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Te, dulcis Coniunx.

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Σοί δή ξυνούσαν εν λόγων κοινωνία
χρόνος διελθών λανθάνει μ', ώρα δε μοι
άπασ' ομοίως σου παρόντος άνδάνει.
έω μεν ηδύ πνεύμ, οπηνίκ' ορνέων
ανέχουσα κινεί πρωιαίτατον μέλος
τερπνόν δ' άρ' αντέλλοντος ηλίου σέλας,
οπόταν εώαν την επιρραίνη χθονί
ακτίνα, δένδροις, άνθεσιν, καρπώ, χλόη,
λαμπραν δρόσον στάζουσιν ευώδης δ' άρα
ή πάμφορος γη μειλίχους όμβρους μέτα
ηδεία δ' αγανής εσπέρας επήλυσις
κάπειτα νυξ άφωνος, ή τε νύκτερος
όρνις ξυνήθης, και σεληναίον φάος,
ξυν τηδ' οπαδών μυρίων ομηγύρει,
τους αστερωποϊς ουρανού ποικίλμασιν.
αλλ' ούθ' εώα πνεύμαθ', ηνίκ όρνέων
ξυν πρωτομόλπων όρνυται μελωδία,
ούθ' ήλιος γήν τήνδε προσγελών φάει,
ου καρπός, άνθη, δένδρα και χλόη δρόσου
στίλβοντεπιρροαίσιν, ουκ ευοσμία
χθονός μετ' όμβρον, ουδ' έκηλος εσπέρα,
ου νυξ άφωνος ήθάδι ξυν ορνέω,
ού μοι σελήνη νυκτέρω πλανωμένη
ουδ' αστερωπόν φώς άνευ σέθεν γλυκύ.

G. J. K.

Nemo hercule, Nemo.

Οίτινες αυχούσιν Τινές έμμεναι Ούτινες όντες,

ύστερον εις λώβην "πάντας άγει Νέμεσις. αλλ' όσσοι Τινές όντες εαυτοίς Ούτινές εισιν,

Αιδώς και μείζον τοϊσδε δίδωσι κλέος.

C. Ρ. Η.

Q

The Poet's Song.
HE rain had fallen; the Poet arose,

And passed by the town, and out of the street;

A light wind blew from the gates of the sun,
And waves of shadow went over the wheat.
And he sat him down in a lonely place,

And chanted a melody loud and sweet,
That made the wild swan pause in her cloud,

And the lark drop down at his feet.
The swallow stopt as he hunted the bee,

The snake slipt under a spray,
The wild hawk stood with the down on his beak,
And stared with his foot on the

prey ; And the nightingale thought: I have sung many songs,

But never a one so gay;
For he sings of what the world will be

When the years have died away.

TENNYSON.

Sonnet.

HALL I compare thee to a summer's day?

Thou art more lovely and more temperate:

Rough winds do shake the darling buds of May, And summer's lease hath all too short a date: Sometime too hot the eye of heaven shines, And often is his gold complexion dimmed ; And every fair from fair sometime declines, By chance, or nature's changing course, untrimmed. But thy eternal summer shall not fade, Nor lose possession of that fair thou owest ; Nor shall Death brag thou wanderest in his shade, When in eternal lines to time thou growest: So long as men can breathe, or eyes can see, So long lives this, and this gives life to thee.

SHAKESPEARE.

Θελγομένους φόρμιγγι κατήγαγε. SECIDERANT imbres : liqvit conclave poeta,

Praeteriitqve urbem deseruitqve vias.
Adflat ubi levior solis de limine ventus,

Et tremit umbrarum fluctibus alta Ceres, Huc veniens sola solus statione resedit,

Et cecinit claro suave tenore melos, Qvo stupet haerescens media inter nubila

cygnus, Et cadit ante ipsos vatis alauda pedes: Qvin et apes agilis venari cessat hirundo,

Sub frondis coluber tegmine delituit; Constitit obductus falco lanugine rostrum,

Et stupuit, captam dum pede calcat avem. Multa qvidem cantata mihi, philomela putavit,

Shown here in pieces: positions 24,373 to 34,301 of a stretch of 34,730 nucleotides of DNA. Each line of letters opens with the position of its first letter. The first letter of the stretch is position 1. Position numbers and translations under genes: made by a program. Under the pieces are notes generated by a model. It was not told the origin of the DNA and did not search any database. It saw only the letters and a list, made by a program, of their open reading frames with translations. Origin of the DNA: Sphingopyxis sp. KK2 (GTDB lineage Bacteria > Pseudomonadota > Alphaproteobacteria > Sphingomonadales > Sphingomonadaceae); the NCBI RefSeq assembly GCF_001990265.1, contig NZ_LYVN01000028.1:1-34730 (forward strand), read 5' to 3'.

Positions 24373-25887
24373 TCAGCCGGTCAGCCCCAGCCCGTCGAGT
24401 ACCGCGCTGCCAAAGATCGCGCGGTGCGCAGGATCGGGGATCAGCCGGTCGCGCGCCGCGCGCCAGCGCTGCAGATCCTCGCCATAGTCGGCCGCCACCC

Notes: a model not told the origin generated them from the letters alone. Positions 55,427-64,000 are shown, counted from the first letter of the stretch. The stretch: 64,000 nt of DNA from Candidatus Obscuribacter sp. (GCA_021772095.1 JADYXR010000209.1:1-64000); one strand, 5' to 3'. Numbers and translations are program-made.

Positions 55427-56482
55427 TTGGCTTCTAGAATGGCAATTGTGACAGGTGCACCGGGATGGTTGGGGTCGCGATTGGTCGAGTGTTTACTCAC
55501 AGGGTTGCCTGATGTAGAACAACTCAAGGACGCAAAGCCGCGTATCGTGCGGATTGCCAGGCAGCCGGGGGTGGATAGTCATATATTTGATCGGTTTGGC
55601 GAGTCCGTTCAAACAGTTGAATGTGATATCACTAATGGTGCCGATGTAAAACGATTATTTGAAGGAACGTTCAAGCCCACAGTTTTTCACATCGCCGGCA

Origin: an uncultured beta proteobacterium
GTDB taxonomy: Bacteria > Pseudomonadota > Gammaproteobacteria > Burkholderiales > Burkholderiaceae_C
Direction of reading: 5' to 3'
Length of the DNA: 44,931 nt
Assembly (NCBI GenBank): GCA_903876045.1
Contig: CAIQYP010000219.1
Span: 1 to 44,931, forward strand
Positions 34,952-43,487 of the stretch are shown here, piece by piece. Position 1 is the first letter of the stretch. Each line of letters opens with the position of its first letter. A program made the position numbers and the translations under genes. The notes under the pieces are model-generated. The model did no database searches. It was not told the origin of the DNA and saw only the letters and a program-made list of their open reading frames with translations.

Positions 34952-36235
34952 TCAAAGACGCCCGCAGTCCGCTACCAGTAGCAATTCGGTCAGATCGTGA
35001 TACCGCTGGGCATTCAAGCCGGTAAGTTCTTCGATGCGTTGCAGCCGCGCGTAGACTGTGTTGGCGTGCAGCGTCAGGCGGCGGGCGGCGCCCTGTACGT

Sed numqvam cecini tam geniale melos ; Scilicet hic cantat qvid sit tellure futurum,

Cum vetus annorum clauserit orbis iter.

K,

Musa vetat mori.

JEN licet aestivae componere, vita, diei ?

At tu temperie candidiore nites.
Maii deliciae flores rapiuntur ab Euris,

Et spatia aestati sors dedit arta nimis.
Interdum nimio Titan fulgore calescit,

Aureus interdum deficit oris honor; Pulchraqve nunc rerum vicibus nunc turbine fati

Omnia mutantur, nec, velut ante, placent. Sed tibi qvod pulchri est nullo defecerit aevo ;

Non erit aestatis gloria fluxa tuae : Numqvam vana suis te Mors adscripserit umbris,

Sed tuus aeterno carmine crescet honos : Dum spirare homines, oculi dum cernere possunt,

Vivit teqve vetat nostra Camena mori.

K,

Milton.

ILTON! thou shouldst be living at this hour ;

England hath need thee; she is a fen
Of stagnant waters ; altar, sword, and pen,

Fireside, the heroic wealth of hall and bower, Have forfeited their ancient English dower

Of inward happiness. We are selfish men:
Oh raise us up, return to us again,

And give us manners, virtue, freedom, power.
Thy soul was like a star, and dwelt apart ;

Thou hadst a voice whose sound was like the sea ;

Pure as the naked heavens, majestic, free.
So didst thou travel on life's common way

In cheerful godliness ; and yet thy heart
The lowliest duties on herself did lay.

WORDSWORTH.

Infancy.

IN parent knees, a naked new-born child,

Weeping thou satst, while all around thee smiled:

So live, that sinking to thy life's last sleep, Calm thou mayst smile, while all around thee weep.

SIR W. JONEG.

Heu Pietas, heu prisca Fides.
ILTUNE, vellem nunc qvoqve viveres :
Te nostra, te nunc postulat Anglia:
Qvae, more coenosae paludis,

Stagnat iners. Sine castitate
Qvid ara et ensis, pluma, focus, valent?
Qvo fugit aulae gloria? Qvo casae
Pax alma ? Cur priscae qvietis

Dote carent patrii penates ?
Gens
prava

nobis consulimus. Redi et Dilapsa prudens saecla redintegra: Da clara libertas, pudici

Da redeant sine labe me Et vera virtus firmaqve viribus Iustis potestas.

Mens tua lumine Fulgebat, ut sidus, remoto;

Vox tua, ceu pelagi, sonabat: Stabas aperto purior aethere, Peiusqve leto servitium timens, Sincera maiestas: Deiqve

Muneribus modicis fruentem

Tutum per omnes te pietas tua
Traduxit annos.

Nec tamen immemor
Qvid cuiqve deberes, amabas

Officiis minimis vacare.

K.

Νεόγονον Βρέφος.
ARVULUS in gremio matris, modo natus inopsqve,

Tu lacrimas, at sunt omnia laeta tuis.
Sic vivas, puer, ut, placida cum morte recumbas,

Omnia laeta tibi sint, lacrimaeqve tuis.

T. W. P.

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